Do you have a list of books you want to read? I have  a lengthy one in the memo section of my Blackberry. Some books I save for a vacation or weekend away, others I never get around to. And there’s a third category that don’t make the list because I purchase them immediately. That’s what happened with A.J. Jacob’s Drop Dead Healthy.
In this book Jacobs, a writer for Esquire goes “on a quest to become as healthy as humanly possible.” After all, as he says, fifty percent of health is determined by behavior. In two years, this New Yorker, husband and father tries everything from barefoot running to raw foodism. However, this is not just an account of all  the things tried, this is entertaining and very informative.
Sit Less
The reason sitting is bad goes beyond the fact that when we’re sitting we’re not doing more active things. Lipase helps muscles absorb fat. When  we sit, we don’t produce lipase so fat can “go off and do naughty things”. Sitting is a problem even for those who go to the gym . Sitters have 64% increased chance of fatal heart disease.  Even standing is better but Jacobs takes it one step further and gets one of my longtime dream items, a treadmill desk. Actually, he gets a treadmill and fashions it into a desk.. He logged many miles writing this book.
Ice, Ice Baby
While some tips are straightforward, as Jacobs says “diet defies reductionism”. In commentary on superfoods, readers are encouraged not to forget about Clark Kent foods apples and oranges are still super. I love advice that doesn’t  take that much to accomplish. How’s this one…ice. Your body expends energy to heat an ice-cold beverage. It’s about 1 calorie for every icy ounce. If you drink 8 glasses a day that’s 70 extra calories burned.   I cranked up our ice machine after reading this. Next, I’m switching to iced tea.
Down with John Harvey Kellogg and the Potato
While most of us know the “whites” such as white bread, white potatoes, white rice aren’t healthy, if you’re like me you put the baked potato in its own category. It’s a whole food, has some fiber, notable potassium, I can clearly make a case for them. One of Jacob’s salient dietary lessons  listed in the appendix includes avoiding potatoes. We are told “the venerable baked potato increases blood sugar nearly as fast as table sugar”
And if there were parts of the book that made me rethink certain things, there was lots of confirmation for health behaviors I support.  Jacobs jovially points to John Harvey Kellogg for causing obesity epidemic. The truth is,  we would all be  better off we’d be without cold cereal. I’ve long been a fan of protein breakfasts and the cereal aisle, with the exception of oatmeal, is probably one to skip.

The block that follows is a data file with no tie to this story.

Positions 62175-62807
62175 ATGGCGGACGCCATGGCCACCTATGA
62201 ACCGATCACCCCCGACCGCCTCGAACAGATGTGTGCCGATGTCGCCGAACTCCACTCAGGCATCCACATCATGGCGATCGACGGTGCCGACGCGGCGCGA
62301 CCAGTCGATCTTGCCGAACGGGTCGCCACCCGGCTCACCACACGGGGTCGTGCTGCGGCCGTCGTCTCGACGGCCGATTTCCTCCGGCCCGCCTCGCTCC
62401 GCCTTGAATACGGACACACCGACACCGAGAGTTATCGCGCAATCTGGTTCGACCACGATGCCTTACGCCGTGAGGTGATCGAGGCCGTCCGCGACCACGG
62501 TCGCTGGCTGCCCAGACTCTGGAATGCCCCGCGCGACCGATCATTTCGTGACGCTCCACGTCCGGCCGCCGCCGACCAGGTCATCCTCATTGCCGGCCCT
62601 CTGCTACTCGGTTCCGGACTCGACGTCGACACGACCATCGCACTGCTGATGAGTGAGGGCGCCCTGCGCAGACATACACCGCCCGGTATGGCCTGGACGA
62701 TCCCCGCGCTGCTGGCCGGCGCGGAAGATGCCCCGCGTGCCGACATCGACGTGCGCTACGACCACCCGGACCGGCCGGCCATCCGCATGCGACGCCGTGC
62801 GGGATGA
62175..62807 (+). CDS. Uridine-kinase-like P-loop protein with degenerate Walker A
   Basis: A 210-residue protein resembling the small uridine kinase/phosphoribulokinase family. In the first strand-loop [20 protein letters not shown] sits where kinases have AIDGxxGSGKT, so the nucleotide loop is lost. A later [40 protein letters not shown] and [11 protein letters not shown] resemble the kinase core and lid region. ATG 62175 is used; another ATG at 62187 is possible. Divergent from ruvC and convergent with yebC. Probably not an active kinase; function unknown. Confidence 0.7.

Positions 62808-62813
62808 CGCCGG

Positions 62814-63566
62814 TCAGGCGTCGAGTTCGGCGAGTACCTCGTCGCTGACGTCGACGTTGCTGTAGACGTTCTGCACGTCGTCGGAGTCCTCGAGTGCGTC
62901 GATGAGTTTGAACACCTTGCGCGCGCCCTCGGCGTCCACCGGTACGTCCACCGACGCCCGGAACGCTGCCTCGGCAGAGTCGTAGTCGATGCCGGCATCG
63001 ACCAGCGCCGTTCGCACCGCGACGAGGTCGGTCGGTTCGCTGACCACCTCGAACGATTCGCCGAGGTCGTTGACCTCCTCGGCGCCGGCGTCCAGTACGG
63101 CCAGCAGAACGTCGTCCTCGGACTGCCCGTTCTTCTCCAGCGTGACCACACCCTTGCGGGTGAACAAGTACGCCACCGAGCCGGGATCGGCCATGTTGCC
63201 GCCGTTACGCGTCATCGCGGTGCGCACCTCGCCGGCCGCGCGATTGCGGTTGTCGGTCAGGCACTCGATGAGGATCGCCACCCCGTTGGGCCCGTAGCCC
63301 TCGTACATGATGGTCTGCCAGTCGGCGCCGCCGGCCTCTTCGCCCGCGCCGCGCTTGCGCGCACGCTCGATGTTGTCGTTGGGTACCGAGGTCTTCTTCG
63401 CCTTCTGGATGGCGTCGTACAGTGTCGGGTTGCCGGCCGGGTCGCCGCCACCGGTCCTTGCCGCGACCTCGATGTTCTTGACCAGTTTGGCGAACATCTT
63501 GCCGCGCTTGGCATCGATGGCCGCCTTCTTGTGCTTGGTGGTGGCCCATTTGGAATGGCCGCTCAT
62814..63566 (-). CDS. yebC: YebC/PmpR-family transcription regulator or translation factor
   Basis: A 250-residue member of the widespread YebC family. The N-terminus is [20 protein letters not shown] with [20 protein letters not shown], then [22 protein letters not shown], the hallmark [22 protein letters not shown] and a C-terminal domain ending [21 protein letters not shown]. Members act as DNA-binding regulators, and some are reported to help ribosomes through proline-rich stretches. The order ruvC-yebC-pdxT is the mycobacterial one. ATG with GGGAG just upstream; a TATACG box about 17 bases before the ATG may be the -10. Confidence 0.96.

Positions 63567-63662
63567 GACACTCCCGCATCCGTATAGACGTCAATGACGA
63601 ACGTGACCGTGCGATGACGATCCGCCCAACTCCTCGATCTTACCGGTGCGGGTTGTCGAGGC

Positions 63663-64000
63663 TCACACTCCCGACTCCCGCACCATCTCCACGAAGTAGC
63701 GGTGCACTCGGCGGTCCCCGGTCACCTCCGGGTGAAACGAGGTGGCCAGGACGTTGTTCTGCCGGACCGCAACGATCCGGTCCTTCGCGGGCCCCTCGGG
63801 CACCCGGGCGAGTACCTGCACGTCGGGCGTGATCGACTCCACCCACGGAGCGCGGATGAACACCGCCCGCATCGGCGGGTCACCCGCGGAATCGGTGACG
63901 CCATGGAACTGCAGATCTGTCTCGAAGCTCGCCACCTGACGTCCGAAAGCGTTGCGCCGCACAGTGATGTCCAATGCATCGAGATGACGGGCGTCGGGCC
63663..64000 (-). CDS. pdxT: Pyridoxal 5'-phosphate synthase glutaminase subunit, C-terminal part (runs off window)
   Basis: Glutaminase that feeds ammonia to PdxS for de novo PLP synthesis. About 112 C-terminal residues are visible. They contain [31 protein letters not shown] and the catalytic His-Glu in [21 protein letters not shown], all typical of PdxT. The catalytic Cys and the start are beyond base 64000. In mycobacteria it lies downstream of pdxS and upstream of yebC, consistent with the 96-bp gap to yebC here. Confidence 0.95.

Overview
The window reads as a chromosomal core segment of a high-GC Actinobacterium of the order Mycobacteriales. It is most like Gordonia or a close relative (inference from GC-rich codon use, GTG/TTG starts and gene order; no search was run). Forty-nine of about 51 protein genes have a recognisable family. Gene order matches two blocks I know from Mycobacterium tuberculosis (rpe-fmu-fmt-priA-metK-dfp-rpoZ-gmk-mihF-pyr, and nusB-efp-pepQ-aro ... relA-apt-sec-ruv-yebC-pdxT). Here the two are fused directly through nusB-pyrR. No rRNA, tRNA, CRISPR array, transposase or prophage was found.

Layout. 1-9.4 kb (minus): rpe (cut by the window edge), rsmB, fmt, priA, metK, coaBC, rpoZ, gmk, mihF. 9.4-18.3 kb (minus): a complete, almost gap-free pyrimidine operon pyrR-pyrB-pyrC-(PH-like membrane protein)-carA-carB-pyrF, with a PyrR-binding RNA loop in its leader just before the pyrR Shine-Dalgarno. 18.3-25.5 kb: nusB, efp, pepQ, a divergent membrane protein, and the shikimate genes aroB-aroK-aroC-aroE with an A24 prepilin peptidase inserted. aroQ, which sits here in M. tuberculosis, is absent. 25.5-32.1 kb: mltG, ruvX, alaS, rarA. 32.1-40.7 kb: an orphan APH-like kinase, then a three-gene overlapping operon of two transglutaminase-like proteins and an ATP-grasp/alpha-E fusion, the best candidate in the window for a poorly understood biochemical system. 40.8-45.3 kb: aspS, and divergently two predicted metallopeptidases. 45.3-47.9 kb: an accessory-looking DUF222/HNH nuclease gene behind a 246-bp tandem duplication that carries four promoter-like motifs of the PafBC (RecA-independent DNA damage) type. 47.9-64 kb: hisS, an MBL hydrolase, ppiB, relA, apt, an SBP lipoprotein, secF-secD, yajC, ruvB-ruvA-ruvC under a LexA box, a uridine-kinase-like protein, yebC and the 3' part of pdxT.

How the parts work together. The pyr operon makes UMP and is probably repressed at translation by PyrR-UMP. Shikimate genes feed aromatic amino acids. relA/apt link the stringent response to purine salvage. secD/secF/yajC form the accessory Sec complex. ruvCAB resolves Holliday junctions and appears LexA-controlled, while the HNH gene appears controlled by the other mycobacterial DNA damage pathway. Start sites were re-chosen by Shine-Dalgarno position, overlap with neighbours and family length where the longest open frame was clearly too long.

We Must Floss
As I was reading this book, I had a client come into the office suffering from periodontal disease. She’s a health nut, watches everything she eats but says “with all the things I did I didn’t floss.” Sure enough, Jacobs tackles dental health even checking out a “dental spa”. Flossing can add 6.4 years to your life. And if you need some motivation how about “you need to clean your tooth cracks before thousands types of bacteria migrate into your bloodstream”. For the overachievers reading this, you should floss before brushing. This way you dislodge the bacteria and then brush it away.
BPA Poetry
There’s lots of food information about toxins and germs. After reading, I removed showerheads and cleaned them with wire brush. I also washed my hands the way you’re supposed to wash them versus the quickie version. I  have yet to wash underwear separately from other laundry but I’ll let you surmise why that’s suggested. As for BPA’s in plastic, try this poem “four, five, one, and two/All the rest are bad for you.”
As Jacobs adopts more and more healthy behaviors, he observes himself judging others.  He becomes self-righteous glaring at Europeans smoking Gigantes and correcting people’s eating.  In the course of experimenting Jacobs also lost weight, improved his blood lipids and decreased his body fat. I really enjoyed this book but I would caution reading it if you’re vulnerable to this sort of advice as I am. I am now thinking about my Blackberry and brain cancer, noise pollution and whether I’m harming myself running on the West Side Highway breathing in car fumes (you are more vulnerable to fumes while exercising).  Perhaps I need to reread the chapter on stress.
Do you floss? Drink icy beverages? What health behavior could you focus more on? And what books are high on your reading list?


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